CapeNature works on significant developments and the upgrading of existing tourism infrastructure. Our platform of products is well planned and appropriately positioned in the landscape to be environmentally sensitive and sustainable. Products cater for a wide user group from affordable to upmarket to ensure access to all people of the Western Cape and South Africa.
Eco-Tourism has always been seen as an important part of the Western Cape economy. CapeNature is one of the key custodians of many of the natural assets that have made the Western Cape a destination of choice, both nationally and internationally.
Sustainable utilisation of these assets for nature based tourism holds potentially enormous benefits for all, including:
assistance with the funding of further biodiversity conservation work by the revenue generated;
the creation of jobs and SMMEs – around tourism services – further assisting in socio-economic development;
publicity about our rich biodiversity and conservation practices, especially by word-of-mouth, which further enhances the Western Cape’s reputation as a tourist destination of choice, and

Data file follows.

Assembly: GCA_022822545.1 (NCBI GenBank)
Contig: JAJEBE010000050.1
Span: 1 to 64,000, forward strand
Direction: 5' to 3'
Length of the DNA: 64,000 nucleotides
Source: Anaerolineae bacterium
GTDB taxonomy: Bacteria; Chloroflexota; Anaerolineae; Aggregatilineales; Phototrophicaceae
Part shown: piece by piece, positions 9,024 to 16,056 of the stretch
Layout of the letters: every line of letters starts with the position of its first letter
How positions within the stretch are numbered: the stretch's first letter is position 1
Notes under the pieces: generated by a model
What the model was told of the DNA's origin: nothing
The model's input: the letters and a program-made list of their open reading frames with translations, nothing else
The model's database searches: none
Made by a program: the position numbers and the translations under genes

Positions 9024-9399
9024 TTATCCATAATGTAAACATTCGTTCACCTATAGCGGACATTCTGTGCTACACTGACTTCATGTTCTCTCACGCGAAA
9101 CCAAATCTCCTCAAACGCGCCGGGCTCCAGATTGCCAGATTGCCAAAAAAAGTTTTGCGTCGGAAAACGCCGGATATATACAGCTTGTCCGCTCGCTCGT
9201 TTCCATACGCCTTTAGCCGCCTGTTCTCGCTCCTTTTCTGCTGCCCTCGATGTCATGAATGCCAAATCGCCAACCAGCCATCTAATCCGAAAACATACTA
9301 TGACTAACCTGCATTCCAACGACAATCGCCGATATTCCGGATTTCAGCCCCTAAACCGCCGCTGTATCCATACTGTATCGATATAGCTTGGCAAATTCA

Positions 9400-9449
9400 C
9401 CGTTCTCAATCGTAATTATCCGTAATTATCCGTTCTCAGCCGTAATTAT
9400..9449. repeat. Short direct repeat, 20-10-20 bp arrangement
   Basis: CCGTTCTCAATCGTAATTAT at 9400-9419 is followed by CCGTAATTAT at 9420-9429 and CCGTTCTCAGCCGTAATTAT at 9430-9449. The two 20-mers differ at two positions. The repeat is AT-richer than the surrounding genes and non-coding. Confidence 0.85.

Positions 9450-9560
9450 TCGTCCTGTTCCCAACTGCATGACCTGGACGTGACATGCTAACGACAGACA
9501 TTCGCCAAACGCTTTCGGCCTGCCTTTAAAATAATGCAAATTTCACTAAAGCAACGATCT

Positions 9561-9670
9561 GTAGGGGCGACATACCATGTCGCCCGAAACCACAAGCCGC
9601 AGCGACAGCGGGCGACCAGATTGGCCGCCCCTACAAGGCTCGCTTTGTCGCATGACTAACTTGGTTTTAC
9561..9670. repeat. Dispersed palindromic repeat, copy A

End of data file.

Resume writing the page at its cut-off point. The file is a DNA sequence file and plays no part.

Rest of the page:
controlled access to sensitive areas, which assists in convincing more people of the importance of biodiversity conservation and removing the elitist stigma.
CapeNature will continue to offer the following essential services for the duration of the lockdown from midnight Thursday, 26 March to midnight Thursday, 16 April 2020: Disaster management including flooding, fire and oil spill contingency plans. Fire prevention, wildfire suppression and fire fighting. Wildlife conservation including, legislative compliance (through permitting), maintaining animal welfare and responding to immediate, […]
You still need that break – don’t cancel, postpone. During lockdown our contact centre is still open for new bookings, rescheduling and reimbursements. Call or book online. In light of the lockdown measures announced by President Cyril Ramaphosa, CapeNature reserves were closed from 25 March 2020. Bookings may still be made for the period from […]
To stop the spread of the coronavirus COVID-19, a national lockdown will take effect from midnight on Thursday 26 March and will continue until midnight, 16 April. Please stay at home during this time. For more information, visit www.westerncape.gov.za/coronavirus
The African Penguin has seen a large decrease in numbers during the 20th century. This precious species is now endangered and the Penguin Promises Waddle is taking place this week.The African Penguin currently faces many threats and the population is dwindling at an alarming rate.Did you know historically, the decrease in numbers was from egg and guano harvesting? However, since these harvestings have stopped, marine pollution and depleted food sources from overfishing has led to the continuous decrease in numbers.